Los Lunas, New Mexico, Facebook newest Data Center

fb data center in Los Lunas

Facebook and New Mexico Governor has officially announced on Wednesday, september 14,2016 that social media giant plans to open the next data center in Los Lunas, New Mexico. A statement from Facebook said that they plan to start construction of 510,000 sq-foot center as early as next month and the facility should be online in 2018.

When the Los Lunas facility opens, it will join other data centers that Facebook has opened over the years, including Clonee, Ireland (which should open by late 2017 or early 2018); Fort Worth, Texas; Altoona, Iowa; Forest City, North Carolina; Lulea, Sweden; and the original site in Prineville, Oregon. Los Lunas data center will be seventh data center globally and fifth in US

Ken Patchett, Facebook's director of data center operations in the western region, wrote in a post that the Los Lunas facility will be "one of the most advanced, energy-efficient data centers in the world" and that the company is teaming with PNM Resources to leverage New Mexico's solar and wind energy to power the data center. "By powering our data center with renewable energy versus natural gas, we also reduce the water usage associated with the data center by 30 percent," he said. "The new solar and wind farms also bring additional jobs and investments to the region."

According to a statement from Gov. Susana Martinez's office, Facebook will make an initial $250 million investment. State officials believe the project has long-term economic benefits.

"This was an incredibly intense national search, in which to locate their facility, and the fact that New Mexico won this, speaks volumes about where we have come in the last six years," said Jon Barela, New Mexico Economic Development Department Cabinet Secretary.

Los Lunas agreed to give up property taxes for 30 years in exchange for annual payments from Facebook starting at $50,000 and going as high as $500,000. The village council in June also approved an ordinance allowing for the issuance of up to $30 billion in industrial revenue bonds to lure the facility to Los Lunas.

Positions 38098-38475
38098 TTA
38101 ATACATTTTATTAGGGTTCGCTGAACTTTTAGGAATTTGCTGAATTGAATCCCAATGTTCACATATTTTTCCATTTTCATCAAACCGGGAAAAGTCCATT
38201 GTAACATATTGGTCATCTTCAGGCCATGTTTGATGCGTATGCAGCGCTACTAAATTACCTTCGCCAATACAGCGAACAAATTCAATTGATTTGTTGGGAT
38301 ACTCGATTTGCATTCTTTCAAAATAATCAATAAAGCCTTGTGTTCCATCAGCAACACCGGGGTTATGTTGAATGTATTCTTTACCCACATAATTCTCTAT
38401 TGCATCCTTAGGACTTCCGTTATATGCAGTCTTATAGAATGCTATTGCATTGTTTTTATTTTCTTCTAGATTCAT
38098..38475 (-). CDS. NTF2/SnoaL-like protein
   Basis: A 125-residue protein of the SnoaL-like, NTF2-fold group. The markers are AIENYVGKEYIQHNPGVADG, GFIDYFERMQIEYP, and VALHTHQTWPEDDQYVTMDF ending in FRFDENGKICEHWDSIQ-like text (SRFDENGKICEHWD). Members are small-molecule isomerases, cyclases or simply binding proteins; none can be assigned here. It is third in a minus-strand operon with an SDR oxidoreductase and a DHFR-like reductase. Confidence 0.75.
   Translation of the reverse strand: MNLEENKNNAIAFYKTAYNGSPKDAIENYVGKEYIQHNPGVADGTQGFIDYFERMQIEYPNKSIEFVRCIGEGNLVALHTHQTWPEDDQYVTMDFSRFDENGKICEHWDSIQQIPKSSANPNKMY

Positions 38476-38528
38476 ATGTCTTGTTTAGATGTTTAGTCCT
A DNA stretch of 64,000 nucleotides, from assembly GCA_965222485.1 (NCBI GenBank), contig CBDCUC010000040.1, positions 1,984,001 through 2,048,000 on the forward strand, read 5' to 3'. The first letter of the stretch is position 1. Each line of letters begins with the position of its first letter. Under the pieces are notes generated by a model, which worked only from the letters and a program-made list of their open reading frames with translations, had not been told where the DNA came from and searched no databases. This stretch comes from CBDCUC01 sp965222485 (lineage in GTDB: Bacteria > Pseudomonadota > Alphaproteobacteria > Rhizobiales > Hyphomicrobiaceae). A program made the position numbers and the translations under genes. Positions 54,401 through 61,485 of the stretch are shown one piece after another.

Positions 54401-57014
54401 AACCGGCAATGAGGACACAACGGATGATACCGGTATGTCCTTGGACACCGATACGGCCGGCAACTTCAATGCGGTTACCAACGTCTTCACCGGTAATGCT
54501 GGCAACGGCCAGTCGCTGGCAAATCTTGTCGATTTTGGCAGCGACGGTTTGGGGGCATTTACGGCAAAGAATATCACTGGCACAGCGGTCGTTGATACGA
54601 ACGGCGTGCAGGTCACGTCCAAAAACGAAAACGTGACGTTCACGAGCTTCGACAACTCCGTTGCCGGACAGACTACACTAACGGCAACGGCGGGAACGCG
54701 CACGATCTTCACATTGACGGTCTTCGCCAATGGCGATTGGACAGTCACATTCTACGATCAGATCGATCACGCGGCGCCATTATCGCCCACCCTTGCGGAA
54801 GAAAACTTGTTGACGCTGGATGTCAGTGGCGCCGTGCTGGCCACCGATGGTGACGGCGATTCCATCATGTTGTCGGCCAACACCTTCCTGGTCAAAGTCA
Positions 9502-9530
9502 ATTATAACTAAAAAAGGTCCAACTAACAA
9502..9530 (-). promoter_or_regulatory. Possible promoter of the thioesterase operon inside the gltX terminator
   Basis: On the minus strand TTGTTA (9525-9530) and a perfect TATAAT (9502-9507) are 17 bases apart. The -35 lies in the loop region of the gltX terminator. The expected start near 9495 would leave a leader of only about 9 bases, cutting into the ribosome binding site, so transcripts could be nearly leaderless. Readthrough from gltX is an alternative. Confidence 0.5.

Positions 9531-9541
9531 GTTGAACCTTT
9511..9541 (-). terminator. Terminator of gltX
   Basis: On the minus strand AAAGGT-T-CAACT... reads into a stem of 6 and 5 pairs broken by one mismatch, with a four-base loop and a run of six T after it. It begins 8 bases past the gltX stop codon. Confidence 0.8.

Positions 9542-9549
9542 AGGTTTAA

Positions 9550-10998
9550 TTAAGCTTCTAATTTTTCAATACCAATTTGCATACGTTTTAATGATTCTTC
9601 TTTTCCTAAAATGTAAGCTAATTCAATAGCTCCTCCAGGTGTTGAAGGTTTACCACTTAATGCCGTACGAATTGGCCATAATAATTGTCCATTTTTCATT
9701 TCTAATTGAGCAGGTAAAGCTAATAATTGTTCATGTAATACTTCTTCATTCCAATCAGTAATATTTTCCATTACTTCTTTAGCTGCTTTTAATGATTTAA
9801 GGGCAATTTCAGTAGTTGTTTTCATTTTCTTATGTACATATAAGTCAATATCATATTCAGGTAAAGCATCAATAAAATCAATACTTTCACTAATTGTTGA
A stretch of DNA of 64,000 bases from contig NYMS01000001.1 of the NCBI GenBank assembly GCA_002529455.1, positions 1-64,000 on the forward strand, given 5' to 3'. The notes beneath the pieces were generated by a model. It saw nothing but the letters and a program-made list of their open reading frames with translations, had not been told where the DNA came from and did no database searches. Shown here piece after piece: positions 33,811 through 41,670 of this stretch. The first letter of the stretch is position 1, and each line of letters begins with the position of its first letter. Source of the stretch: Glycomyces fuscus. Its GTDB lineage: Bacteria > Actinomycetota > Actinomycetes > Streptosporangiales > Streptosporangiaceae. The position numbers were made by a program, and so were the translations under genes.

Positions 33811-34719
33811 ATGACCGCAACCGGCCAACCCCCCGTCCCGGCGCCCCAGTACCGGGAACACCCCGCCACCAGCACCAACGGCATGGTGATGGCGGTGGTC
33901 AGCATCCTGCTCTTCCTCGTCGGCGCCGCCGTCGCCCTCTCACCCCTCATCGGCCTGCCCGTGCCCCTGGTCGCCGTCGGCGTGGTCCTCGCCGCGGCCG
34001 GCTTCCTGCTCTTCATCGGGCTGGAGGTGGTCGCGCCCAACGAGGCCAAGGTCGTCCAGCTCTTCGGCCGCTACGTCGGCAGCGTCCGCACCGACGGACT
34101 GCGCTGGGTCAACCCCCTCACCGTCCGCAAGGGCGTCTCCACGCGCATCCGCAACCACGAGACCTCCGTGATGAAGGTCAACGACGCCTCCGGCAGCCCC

The proposed $250 million data center is expected to span 850 acres and use at least 30 megawatts of solar and wind power to fuel technology at the site with the potential to expand to 100 megawatts in the coming years. Facebook also has committed to a minimum of 30 full-time workers in Los Lunas, with the potential for thousands more during the construction phase and a promise to source workers and materials locally.

Governor Susana Martinez released this statement on the decision:
"Facebook is a stellar, cutting-edge, high-tech company, and it's an honor to welcome them to New Mexico," said Governor Martinez. "Making our state more competitive for jobs and new investment is critical to growing our private sector and diversifying our economy. With the improvements we've made over the past several years, New Mexico is finally competing again, and in this case, it's a big win for the people of our state and our economic future.When we first sat down with Facebook executives 13 months ago, we weren't even on their radar. But we made a strong case and laid out how competitive we have become," continued Governor Martinez. "Two months later, we got the call and went straight to work. We competed. And, by working together at all levels of government, and with private partners like PNM, we have helped make New Mexico a home for one of the largest tech companies in the world."

Martinez attributed this to her efforts in creating a business-friendly administration by lowering business taxes, creating corporate incentives and developing a closing fund.

After initially competing with New Mexico for the Facebook center, Utah officials and residents raised concerns late this summer about the amount of water the center would require to cool its computers and the cost of tax breaks. Facebok didn't release proper statistcs on projected water usage, but company said it is expected to be "far less" than the "theoretical maximum quoted publicity". During winter, it said "New Mexico's cool temperatures and dry weather will mean the data center will consume very little water in comparison to hot, humid days".


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